Birds are very clean animals, despite what people may complain over regarding pigeons and parked cars. Even the lowly chicken, if given the option, would prefer not to live in cramped quarters and walk in its own excrement. Birds spend the vast majority of their resting moments cleaning themselves or each other, a process known as allopreening. To a bird, cleanliness and hygeine are of utmost importance, a matter of life and death. A skin ailment, dirty feet, an infection in the feather shaft, all can result in the failure of flight function, lameness and, ultimately, death.
Cleanliness and purity are defining features of a bird as much as eggs and feathers are. It probably comes to no surprise that birds have such a strong function in the healing and cleansing rituals and ceremonies within a wide variety of traditions throughout the world, but particularly within the ATR/DTR traditions and systems, such as hoodoo. Eggs cleanse and absorb negative energy by being rolled over various parts of the body, or on a specific afflicted area. They are then discarded by a variety of means which include hurling them at a crossroads or at a tree. They are sometimes cracked into a bowl and the contents interpreted for divinatory purposes. Wings and feathers also dust off debris and negativity. Whole birds are also used in the same manner as the egg, and are then humanely offered up in sacrifice and discarded, as their meat has become unfit to eat from absorbing the bad luck and negativity of the people.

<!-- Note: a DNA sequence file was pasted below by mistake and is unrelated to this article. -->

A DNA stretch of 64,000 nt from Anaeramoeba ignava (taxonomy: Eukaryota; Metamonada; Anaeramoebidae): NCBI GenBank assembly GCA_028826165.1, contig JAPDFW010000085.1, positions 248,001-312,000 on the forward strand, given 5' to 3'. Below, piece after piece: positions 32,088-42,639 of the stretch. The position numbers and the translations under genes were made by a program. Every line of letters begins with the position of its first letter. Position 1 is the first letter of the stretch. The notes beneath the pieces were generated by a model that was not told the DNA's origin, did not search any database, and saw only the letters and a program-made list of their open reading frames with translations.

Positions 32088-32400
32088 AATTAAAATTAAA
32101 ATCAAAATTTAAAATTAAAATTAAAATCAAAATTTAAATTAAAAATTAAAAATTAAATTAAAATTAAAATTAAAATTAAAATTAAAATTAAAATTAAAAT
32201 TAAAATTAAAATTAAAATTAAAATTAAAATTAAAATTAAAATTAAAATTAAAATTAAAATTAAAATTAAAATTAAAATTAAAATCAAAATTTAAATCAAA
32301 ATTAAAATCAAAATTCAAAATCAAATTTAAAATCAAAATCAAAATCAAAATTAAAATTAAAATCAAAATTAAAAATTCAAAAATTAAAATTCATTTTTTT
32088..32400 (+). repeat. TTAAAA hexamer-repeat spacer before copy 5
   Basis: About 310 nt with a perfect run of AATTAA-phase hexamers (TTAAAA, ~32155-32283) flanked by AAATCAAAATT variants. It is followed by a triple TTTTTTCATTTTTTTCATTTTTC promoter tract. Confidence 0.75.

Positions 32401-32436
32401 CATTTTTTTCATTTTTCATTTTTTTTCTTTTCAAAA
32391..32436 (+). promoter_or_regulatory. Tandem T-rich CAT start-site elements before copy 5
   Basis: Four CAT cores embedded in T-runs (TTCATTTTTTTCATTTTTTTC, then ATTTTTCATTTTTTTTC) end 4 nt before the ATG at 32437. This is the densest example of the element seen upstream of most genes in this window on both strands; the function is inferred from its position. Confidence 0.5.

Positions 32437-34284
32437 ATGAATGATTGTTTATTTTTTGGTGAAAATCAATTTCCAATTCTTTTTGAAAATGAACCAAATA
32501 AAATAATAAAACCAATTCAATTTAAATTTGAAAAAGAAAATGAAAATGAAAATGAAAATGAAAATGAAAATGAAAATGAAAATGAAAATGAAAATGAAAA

Note that the above isn’t limited to chickens, but they are the most easily accessible of birds and have a long history of domestication. Other birds are also used and have a long pedigree of traditions and symbolisms associated with cleansing and purity, for example the dove or white pigeon, but it would be exhaustive to try to cover them all at this time. As an augur I’ll attest that birds make very strong and deeply meaningful spiritual allies and tools. This may also explain (aside from my own germophobia) why I am very aware of the cleanliness of my own body and surroundings, despite being elbows deep in such a visceral and sometimes very dirty spiritual tradition. The hawk never at all hesitates getting himself dirty in the heat of the hunt, but you must excuse and have patience with him when he takes his time to ensure that the blood is scraped from his beak and talons, and every feather cleaned and put back into place for the next hunt.